The Taliban’s Gender Crimes Against Humanity
Even under intensifying repression by the Taliban regime, many Afghan women and girls remain defiant, attending covert schools and seeking university-level education online. Tragically, however, global support for their cause has been underwhelming, especially when it comes to mobilizing effective legal responses.
EDINBURGH – Gender persecution is a grievous crime against humanity. Having established gender apartheid by denying girls and women access to education, many members of the Taliban regime in Afghanistan can and should be held accountable under the International Criminal Court’s Rome Statute.
On the second anniversary of the Taliban’s reconquest, the ICC’s chief prosecutor should take legal action against the individuals responsible for what are the most egregious, heinous, and vindictive abuses of human rights systematically and viciously imposed on girls today. If allowed to continue without sustained international opposition, these abuses will set a terrifying precedent for other regimes where discrimination against women remains endemic.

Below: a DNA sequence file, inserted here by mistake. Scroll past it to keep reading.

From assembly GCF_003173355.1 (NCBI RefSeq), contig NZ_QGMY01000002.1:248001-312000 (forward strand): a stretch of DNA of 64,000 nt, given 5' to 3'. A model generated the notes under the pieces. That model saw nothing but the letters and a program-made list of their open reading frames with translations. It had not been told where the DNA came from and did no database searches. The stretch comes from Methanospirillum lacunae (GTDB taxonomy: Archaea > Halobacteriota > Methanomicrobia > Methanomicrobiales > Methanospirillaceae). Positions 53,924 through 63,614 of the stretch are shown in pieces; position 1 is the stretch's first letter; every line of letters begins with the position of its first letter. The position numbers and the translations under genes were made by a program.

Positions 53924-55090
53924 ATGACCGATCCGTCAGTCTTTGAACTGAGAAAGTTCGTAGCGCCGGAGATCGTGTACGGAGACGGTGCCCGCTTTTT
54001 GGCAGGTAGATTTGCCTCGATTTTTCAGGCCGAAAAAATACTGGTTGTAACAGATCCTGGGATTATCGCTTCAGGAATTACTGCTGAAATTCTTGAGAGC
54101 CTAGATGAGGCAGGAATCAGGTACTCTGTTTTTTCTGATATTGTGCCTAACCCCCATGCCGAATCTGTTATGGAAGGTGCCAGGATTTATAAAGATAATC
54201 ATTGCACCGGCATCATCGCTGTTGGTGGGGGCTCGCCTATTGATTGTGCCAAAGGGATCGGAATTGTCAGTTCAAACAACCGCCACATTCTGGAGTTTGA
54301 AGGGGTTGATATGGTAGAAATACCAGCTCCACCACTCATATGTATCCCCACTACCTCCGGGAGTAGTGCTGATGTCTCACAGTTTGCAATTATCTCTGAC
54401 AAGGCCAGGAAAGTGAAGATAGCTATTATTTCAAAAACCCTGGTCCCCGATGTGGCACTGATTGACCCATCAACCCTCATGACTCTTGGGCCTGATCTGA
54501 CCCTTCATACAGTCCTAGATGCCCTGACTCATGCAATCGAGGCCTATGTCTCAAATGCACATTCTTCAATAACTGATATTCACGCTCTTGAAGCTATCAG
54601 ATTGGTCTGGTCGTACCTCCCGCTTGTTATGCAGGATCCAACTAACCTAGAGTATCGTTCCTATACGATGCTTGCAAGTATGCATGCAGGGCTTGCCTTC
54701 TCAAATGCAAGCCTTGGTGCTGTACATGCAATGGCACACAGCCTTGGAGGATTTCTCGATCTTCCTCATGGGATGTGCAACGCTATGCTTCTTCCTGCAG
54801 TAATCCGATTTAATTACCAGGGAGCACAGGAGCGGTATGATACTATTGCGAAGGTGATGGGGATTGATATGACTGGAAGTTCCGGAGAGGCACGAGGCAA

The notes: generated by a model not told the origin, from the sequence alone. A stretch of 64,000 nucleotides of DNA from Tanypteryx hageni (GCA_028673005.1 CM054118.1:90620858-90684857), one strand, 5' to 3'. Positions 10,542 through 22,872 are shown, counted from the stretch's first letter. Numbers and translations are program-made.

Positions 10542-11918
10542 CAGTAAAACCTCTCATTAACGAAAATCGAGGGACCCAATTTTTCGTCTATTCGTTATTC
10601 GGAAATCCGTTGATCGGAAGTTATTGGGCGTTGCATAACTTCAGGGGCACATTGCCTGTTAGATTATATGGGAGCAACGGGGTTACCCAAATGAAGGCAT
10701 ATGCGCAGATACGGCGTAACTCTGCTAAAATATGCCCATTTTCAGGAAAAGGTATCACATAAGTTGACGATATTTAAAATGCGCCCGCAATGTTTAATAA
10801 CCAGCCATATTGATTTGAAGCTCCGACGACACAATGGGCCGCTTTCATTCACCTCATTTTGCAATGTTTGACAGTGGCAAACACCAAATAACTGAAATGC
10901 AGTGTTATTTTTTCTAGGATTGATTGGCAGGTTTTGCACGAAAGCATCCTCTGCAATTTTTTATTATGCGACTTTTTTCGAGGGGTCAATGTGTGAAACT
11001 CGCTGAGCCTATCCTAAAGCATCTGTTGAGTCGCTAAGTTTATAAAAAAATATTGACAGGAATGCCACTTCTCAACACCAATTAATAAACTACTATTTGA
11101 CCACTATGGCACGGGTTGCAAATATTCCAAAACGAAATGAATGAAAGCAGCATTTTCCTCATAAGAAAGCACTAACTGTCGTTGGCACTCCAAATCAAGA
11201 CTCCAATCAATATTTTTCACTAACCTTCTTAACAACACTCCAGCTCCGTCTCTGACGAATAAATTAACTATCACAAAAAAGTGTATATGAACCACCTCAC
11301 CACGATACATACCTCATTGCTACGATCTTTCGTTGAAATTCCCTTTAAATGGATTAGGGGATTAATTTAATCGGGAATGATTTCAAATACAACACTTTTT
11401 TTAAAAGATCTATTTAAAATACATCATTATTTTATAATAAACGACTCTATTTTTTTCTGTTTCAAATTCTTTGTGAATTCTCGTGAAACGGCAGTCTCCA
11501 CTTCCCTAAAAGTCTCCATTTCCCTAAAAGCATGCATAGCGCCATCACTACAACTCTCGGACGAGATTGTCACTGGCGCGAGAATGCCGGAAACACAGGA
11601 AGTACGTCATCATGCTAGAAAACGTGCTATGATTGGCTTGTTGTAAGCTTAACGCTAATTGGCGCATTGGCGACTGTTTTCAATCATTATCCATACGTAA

The time is right to do so: after two years of ever-intensifying repression, there appears to be division within the regime in Kabul, which has far too casually implemented a series of edicts from religious clerics based in Kandahar. To complement the independent actions of the ICC, the international community can take several initiatives now that could add pressure for policy changes.
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